Gray, new books, ponderations, writing

Fifty Shades Of Darker Gray – when characters fight back

 

Marston Moor really is going to be a grim book.

(With much humour in it, but I very much fear that it will be a sort of grisly, Babbitty battlefield humour.)

Today I have been much thinking about Gray. It’s no spoiler that Gray is a woman; we’d call her genderqueer now, but in the 1640s cross-dressing women were sufficient of a menace that King Charles went public about his disapproval of such wenches in the Army, issuing a proclamation in 1643 to prevent the horror of it all.

There will be probably one day be a Gray story, because she intrigues me, too, but I’m not always sure I like her, never mind understand her.

This all comes from a remark about Tom Hiddleston – an actor who’s doubtless a mighty fine actor, but who doesn’t float my boat – one of those daft little memes that goes “Tonight, darling, all your neighbours will know my name.”

And I thought that was too funny not to use. Now, you know, Hollie – staid old married man whose idea of naked is leaving his sword on the table downstairs and whose definition of ecstasy is ember tart and Het in the same place at the same time – it’s not something he’d ever say. And Luce would probably be too busy kissing his way up the inside of the lady’s wrist and trying to look poetic and yearning whilst wrestling with her laces. Venning – nah, Alice would kill him. And the chances of Russell going to bed with anybody for another… well… a while, are remote: he’s too scared, after the last time.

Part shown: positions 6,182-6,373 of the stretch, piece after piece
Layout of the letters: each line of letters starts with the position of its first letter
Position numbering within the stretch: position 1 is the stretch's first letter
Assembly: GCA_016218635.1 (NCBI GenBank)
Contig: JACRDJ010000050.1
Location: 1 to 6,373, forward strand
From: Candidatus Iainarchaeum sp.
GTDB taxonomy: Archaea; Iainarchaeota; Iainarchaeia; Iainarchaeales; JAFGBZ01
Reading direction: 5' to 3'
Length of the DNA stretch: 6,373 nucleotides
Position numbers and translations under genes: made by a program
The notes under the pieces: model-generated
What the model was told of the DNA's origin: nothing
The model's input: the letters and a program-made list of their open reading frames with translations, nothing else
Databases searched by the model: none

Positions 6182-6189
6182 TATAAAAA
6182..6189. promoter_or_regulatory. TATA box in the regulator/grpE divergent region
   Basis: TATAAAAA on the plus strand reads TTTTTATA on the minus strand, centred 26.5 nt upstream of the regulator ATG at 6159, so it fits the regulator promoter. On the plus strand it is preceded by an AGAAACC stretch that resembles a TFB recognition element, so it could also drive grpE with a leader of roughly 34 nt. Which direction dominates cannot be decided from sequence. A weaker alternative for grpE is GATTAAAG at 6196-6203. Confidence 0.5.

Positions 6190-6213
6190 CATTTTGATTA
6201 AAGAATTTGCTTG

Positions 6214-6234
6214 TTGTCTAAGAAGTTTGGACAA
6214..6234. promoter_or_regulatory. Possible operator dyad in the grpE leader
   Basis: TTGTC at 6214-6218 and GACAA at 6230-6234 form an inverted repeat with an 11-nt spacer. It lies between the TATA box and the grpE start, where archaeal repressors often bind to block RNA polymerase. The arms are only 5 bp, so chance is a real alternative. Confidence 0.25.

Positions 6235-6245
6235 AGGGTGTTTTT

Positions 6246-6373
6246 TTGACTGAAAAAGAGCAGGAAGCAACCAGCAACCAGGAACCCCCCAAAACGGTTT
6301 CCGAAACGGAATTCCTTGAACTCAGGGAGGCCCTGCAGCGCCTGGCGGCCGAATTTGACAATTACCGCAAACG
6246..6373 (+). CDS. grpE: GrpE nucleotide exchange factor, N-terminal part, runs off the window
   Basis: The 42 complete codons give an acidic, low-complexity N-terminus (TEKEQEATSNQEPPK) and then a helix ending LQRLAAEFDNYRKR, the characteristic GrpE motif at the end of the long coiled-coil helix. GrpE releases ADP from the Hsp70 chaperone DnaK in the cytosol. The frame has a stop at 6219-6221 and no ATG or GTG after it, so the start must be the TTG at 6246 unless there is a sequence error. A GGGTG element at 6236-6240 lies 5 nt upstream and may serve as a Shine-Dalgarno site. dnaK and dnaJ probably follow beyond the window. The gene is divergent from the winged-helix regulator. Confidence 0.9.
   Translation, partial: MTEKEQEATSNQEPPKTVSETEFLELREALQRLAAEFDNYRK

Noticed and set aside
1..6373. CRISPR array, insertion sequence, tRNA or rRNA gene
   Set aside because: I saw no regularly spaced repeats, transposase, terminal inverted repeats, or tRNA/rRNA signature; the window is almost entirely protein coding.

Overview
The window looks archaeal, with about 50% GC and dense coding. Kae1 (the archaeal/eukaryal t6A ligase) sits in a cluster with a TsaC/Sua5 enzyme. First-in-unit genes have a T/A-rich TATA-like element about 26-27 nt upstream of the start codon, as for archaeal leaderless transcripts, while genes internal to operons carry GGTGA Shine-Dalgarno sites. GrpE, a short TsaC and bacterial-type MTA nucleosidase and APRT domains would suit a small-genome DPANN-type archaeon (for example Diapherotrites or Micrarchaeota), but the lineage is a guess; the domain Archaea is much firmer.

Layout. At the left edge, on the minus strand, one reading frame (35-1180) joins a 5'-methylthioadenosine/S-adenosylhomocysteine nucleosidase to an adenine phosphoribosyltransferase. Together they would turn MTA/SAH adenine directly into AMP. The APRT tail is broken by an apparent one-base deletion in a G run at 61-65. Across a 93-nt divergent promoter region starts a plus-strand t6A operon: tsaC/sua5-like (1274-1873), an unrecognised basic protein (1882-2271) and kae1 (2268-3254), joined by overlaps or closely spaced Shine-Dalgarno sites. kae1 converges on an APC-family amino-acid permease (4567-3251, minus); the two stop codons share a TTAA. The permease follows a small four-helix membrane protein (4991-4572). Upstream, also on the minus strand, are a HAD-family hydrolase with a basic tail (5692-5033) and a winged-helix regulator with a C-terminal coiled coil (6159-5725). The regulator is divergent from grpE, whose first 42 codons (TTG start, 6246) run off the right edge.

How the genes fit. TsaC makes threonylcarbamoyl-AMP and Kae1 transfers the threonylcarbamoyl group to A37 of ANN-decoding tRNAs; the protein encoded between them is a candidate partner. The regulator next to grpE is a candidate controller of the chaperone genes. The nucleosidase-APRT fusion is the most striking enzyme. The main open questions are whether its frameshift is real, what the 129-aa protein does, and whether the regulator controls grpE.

So it’s going to be Gray, isn’t it? It’s going to be Gray, trying to demonstrate to a troop full of testosterone that she has bigger balls than they do.

The thing is, though, I was thinking about that young lady. I just can’t work her out at all. She is a woman, who dresses, fights, and behaves like a man. Does she want to be a man? I’m not sure she does. (I’m not sure it would cross her mind to, either.)